For Samir, “it’s not so bad. I’m only taking two subjects, so I’m still getting some free time to hang out with friends and play tennis.” And besides, “if you do well in school, you’re going to have a better chance at getting a good job out of school.”

Just Posted

Raeya Evie Duncan was the 100th baby born at Chilliwack General Hospital for the month of May. She is seen here with her parents Alysha Williams and Andrew Duncan on June 12, 2021. (Jenna Hauck/ Chilliwack Progress)
Baby boom in Chilliwack as record number of infants born at CGH in May

‘COVID babies are coming out,’ says dad of 100th baby born at Chilliwack General Hospital last month

Syringes prepared with Pfizer’s COVID-19 vaccine at a vaccination site in Long Beach, Calif., Friday, March 5, 2021. (AP Photo/Jae C. Hong)
Walk-ins welcome at upcoming G.W. Secondary vaccine clinic

Second consecutive Saturday Fraser Health has scheduled a same-day clinic in a Chilliwack school

Migrating sockeye in the Fraser River August 7, 2007. (Fisheries and Oceans Canada)
First Nations, commercial, and recreational harvesters join forces to save Fraser River fish

‘We have to work together to rebuild these stocks while there is still time,’ says delegate

Vancouver courthouse. (Photo: Tom Zytaruk)
Man loses bid to appeal conviction for 1999 rape at Abbotsford music festival

James Redden, 53, formerly of Nanaimo, was found guilty in 2019 following six-day trial

Dozens of demonstrators gathered in March at the Hope Station House, showing support for preserving the 1916 building. (Photo/Christian Ward)
New reports breathe life into efforts to save the Hope Station House

The documents were presented to District of Hope Council at a meeting June 14

People watch a car burn during a riot following game 7 of the NHL Stanley Cup final in downtown Vancouver, B.C., in this June 15, 2011 photo. THE CANADIAN PRESS/Geoff Howe
10 years ago: Where were you during the 2011 Vancouver Stanley Cup Riots?

Smashed-in storefronts, looting, garbage can fires and overturned cars some of the damage remembered today

(Black Press Media file)
Dirty money: Canadian currency the most germ-filled in the world, survey suggests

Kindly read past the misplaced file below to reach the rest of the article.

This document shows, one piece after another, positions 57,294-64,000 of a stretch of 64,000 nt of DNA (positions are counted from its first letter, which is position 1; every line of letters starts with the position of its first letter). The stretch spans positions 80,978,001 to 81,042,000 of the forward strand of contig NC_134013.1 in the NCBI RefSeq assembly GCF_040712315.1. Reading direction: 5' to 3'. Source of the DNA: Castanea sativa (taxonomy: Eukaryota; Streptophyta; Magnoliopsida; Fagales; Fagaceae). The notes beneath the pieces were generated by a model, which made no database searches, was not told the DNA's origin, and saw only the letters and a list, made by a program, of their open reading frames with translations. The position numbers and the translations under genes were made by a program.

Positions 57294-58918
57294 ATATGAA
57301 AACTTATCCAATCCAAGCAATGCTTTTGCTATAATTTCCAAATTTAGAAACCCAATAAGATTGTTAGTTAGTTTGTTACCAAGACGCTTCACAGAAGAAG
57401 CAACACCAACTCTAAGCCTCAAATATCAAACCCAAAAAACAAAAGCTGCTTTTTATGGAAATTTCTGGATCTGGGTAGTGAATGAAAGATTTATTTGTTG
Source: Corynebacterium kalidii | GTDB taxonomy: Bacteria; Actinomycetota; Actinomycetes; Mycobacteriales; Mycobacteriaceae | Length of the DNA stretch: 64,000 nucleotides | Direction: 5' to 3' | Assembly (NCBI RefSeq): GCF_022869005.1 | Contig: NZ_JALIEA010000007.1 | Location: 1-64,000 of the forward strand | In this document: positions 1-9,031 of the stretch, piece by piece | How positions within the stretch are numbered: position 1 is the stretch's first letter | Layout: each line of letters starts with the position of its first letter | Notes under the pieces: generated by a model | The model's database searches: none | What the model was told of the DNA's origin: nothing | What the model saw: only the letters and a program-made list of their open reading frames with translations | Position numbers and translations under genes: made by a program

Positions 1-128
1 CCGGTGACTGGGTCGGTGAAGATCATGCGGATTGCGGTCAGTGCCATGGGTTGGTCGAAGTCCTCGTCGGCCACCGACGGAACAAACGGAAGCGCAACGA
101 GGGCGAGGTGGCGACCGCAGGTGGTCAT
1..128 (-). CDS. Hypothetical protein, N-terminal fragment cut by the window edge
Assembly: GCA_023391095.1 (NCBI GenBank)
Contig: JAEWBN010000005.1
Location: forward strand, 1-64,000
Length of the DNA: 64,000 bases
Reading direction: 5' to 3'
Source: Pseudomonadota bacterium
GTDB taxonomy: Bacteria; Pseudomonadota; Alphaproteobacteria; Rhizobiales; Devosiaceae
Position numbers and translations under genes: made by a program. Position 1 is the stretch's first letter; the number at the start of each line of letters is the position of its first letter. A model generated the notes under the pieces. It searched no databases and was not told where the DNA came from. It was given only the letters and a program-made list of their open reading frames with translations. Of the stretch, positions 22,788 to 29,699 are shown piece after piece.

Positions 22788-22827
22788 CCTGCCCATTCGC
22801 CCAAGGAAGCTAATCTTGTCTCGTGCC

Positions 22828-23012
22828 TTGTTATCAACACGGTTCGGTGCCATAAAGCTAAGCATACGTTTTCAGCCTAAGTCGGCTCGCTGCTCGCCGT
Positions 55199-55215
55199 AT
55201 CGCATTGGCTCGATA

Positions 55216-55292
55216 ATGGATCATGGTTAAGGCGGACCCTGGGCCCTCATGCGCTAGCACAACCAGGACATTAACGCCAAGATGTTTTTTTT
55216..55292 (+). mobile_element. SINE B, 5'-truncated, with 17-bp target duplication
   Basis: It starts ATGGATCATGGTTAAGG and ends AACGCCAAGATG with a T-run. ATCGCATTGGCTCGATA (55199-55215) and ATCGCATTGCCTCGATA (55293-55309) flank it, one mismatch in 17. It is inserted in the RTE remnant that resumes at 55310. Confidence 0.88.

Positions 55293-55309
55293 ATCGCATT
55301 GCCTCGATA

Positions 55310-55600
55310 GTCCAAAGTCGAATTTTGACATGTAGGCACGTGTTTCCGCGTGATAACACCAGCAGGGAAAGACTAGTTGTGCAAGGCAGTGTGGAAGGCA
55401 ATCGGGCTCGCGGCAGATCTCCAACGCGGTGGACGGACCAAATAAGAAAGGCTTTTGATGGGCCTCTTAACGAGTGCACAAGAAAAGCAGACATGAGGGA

Canadian plastic currency was found to contain 209 bacterial cultures

(pixabay file shot)
B.C. ombudsperson labels youth confinement in jail ‘unsafe,’ calls for changes

Review states a maximum of 22 hours for youth, aged 12 from to 17, to be placed in solitary

Cannabis bought in British Columbia (Ashley Wadhwani/Black Press Media)
Is it time to start thinking about greener ways to package cannabis?

Packaging suppliers are still figuring eco-friendly and affordable packaging options that fit the mandates of Cannabis Regulations

Eleonore Alamillo-Laberge, 6, reads a book in Ottawa on Monday, June 12, 2017. THE CANADIAN PRESS/Sean Kilpatrick
Parents will need to fight ‘COVID learning slump’ over summer: B.C. literacy experts

Parents who play an active role in educating their children this summer can reverse the slump by nearly 80%, says Janet Mort

The border crossing on Highway 11 in Abbotsford heading south (file)
Western premiers call for clarity, timelines on international travel, reopening rules

Trudeau has called Thursday meeting, premiers say they expect to leave that meeting with a plan

The B.C. government’s vaccine booking website is busy processing second-dose appointments, with more than 76 per cent of adults having received a first dose. THE CANADIAN PRESS/Jonathan Hayward
B.C.’s COVID-19 infections, hospitalizations stable for Tuesday

108 new confirmed cases, 139 in hospital, 39 in intensive care

A worker, at left, tends to a customer at a cosmetics shop amid the COVID-19 pandemic Thursday, May 20, 2021, in Los Angeles. (AP Photo/Marcio Jose Sanchez)
Half of cosmetics sold in Canada, U.S. contain toxic chemicals: study

Researchers found that 56% of foundations and eye products contain high levels of fluorine

Most Read